Identifying the Core Periodical Literature of the Agricultural Communications Documentation Center

Joseph R. Zumalt
2007 Journal of Agricultural & Food Information  
Agricultural communications" is an emerging field which is naturally both part of the "agriculture" and "communications" literature. However, it is much broader than just a subset of each. The coverage of standard databases such as CAB Abstracts and Communication Abstracts, while a good start, does not sufficiently cover the field. The Agricultural Communications Documentation Center (ACDC) at the University of Illinois at Urbana-Champaign has, over the last quarter century, worked to help
more » ... e and collect this literature, by identifying relevant documents and entering them into a Web-searchable Microsoft Access database. An analysis of this database reveals important clues concerning the literature of agricultural communications. Of the nearly 30,000 documents within the ACDC collection, periodical articles comprise a little over one half, from a core list of 45 periodicals within the ACDC collection. More than one half of these core periodicals are outside the traditional agriculture and life science literature; approximately one third are scholarly journals. Agriculture plays an essential role in every culture throughout the world. Everyone has to eat. While much of the world is still stuck in subsistence agriculture, barely eking out a living and able to feed their families, another sizeable proportion of humanity is enjoying the fruits of modernity. Our modern world is engaged in global commerce with nearly ubiquitous, instant communications. We are awash in information, but most know very little about what is in their food or how it is produced. Establishing an organized system to share information about agriculture, specifically food safety, can be a matter of life and death. Effective communication has long been recognized as vital to the food and agricultural enterprises of societies. Thousands of reports and analyses have documented the integral role of information and human communication throughout these enterprises, in every sector of agriculture-related activity, from local to global (See Huffman and Tegene; Roberts and Schimmelpfennig; Truelsen; McInerney, Bird, and Nucci; Fry; Mody; King; Corey; and Dickson for a few recent examples). Front-page, prime-time news often testifies to breakdowns in the flow and quality of information about current public issues related to food and agriculture (e.g., Coghlan; Smyth and Phillips). Agricultural communications, as considered here, encompasses all kinds of human communication in relation to agriculture, food, natural resources and rural interests. It obviously involves two wide streams of endeavor: communications and agriculture. As a discipline, agricultural communications seeks to connect these two well-established streams effectively-somewhat akin to the role of a lubricant, integral and vital to an operating engine. INTERPAKS Interchange 74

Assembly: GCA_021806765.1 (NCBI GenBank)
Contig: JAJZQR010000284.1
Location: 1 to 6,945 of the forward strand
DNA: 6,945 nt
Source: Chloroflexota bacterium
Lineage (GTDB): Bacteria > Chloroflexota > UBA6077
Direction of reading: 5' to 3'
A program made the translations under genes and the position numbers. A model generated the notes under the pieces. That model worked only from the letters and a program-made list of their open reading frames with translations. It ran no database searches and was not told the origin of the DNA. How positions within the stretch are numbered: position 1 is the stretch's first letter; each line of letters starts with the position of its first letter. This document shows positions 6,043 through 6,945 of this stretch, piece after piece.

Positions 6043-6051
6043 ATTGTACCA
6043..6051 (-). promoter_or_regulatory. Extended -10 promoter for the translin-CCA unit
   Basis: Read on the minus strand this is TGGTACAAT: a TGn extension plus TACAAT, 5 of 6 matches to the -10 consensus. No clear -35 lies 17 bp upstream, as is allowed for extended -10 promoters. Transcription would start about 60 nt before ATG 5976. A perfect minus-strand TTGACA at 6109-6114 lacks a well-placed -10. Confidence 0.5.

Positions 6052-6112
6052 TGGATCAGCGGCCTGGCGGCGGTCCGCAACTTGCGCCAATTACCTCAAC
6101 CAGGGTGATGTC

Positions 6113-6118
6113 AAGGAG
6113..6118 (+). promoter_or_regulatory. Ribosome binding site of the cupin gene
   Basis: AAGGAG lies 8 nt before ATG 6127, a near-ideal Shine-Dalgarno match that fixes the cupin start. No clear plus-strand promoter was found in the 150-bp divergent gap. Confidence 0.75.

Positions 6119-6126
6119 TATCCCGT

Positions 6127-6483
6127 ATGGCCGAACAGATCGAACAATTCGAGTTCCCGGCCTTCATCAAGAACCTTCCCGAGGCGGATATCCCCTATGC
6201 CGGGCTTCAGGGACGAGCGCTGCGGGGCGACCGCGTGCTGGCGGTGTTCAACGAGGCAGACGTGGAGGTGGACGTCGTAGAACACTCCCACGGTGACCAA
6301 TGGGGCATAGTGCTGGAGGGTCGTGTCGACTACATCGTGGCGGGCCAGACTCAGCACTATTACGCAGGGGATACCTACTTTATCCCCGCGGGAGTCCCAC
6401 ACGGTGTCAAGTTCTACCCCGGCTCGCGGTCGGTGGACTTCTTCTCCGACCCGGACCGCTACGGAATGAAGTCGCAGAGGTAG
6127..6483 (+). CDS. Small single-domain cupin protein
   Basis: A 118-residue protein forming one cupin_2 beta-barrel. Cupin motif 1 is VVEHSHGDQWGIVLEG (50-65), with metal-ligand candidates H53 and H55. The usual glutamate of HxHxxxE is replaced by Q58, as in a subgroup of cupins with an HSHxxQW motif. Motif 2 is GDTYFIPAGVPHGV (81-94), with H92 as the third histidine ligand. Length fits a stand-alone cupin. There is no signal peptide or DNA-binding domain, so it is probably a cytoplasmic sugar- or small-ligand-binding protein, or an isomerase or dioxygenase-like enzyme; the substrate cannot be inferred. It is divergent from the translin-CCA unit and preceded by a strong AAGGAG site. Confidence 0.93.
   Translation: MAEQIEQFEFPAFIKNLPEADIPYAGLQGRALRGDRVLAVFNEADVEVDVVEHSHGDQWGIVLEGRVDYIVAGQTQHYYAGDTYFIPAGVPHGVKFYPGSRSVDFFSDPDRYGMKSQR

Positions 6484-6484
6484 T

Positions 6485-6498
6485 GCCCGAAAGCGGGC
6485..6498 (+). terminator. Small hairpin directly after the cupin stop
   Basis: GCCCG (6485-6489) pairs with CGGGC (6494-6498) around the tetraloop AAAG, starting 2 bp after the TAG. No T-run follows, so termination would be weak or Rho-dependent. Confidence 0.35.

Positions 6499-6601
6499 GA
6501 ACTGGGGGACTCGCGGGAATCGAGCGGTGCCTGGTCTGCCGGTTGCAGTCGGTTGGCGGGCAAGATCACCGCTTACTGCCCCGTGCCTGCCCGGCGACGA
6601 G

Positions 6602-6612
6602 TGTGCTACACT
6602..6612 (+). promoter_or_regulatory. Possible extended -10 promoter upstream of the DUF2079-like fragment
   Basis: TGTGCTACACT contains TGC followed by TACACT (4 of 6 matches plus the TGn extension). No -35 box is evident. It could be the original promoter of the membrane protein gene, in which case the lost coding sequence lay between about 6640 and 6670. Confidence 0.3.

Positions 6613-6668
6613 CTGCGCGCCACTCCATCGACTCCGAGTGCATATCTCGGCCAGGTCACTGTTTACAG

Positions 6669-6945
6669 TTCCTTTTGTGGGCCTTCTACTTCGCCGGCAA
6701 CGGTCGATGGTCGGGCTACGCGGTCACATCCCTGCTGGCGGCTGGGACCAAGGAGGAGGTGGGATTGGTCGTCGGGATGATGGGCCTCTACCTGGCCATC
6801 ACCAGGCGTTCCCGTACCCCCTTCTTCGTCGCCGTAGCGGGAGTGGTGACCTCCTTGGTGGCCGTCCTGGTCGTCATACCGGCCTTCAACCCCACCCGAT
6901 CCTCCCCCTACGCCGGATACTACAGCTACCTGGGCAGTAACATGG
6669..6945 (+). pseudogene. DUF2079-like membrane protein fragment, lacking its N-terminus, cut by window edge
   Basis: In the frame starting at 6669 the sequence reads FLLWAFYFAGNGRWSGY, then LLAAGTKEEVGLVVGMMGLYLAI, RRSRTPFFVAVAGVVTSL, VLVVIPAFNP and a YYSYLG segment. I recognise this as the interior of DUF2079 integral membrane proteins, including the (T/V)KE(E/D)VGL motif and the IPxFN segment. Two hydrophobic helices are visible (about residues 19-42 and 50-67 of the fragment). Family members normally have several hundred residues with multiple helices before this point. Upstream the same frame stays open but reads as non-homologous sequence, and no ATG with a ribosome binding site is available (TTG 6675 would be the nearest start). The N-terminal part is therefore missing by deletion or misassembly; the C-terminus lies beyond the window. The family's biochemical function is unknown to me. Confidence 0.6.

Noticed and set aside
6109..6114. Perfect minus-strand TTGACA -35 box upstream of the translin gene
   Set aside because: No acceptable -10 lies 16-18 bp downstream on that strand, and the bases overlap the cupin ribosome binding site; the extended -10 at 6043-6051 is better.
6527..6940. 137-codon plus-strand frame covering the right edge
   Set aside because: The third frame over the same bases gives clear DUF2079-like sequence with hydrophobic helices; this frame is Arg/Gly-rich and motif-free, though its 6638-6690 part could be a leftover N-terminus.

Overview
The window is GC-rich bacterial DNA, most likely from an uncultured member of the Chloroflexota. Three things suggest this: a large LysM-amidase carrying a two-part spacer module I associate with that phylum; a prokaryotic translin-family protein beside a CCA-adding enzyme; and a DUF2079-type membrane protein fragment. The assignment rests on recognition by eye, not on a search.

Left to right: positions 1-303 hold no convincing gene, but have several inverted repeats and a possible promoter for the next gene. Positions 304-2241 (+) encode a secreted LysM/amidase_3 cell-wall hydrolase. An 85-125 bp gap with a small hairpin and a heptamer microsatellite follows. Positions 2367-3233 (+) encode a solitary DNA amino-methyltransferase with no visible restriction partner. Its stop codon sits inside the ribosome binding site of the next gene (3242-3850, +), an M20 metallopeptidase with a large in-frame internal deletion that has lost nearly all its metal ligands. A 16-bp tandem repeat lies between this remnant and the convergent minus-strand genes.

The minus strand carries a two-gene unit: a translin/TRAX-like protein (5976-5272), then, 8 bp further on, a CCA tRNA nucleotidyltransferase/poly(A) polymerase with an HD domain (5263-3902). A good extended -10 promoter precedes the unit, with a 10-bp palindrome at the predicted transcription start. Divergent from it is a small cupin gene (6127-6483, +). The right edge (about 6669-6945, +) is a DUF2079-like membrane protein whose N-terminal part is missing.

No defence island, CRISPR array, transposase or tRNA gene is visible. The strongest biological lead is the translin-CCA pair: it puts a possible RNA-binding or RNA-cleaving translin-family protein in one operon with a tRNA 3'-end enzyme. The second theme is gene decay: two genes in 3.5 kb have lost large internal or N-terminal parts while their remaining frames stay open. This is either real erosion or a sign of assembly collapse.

doi:10.1300/j108v08n03_05 fatcat:lcrvqplwk5gqpm33kppinkyely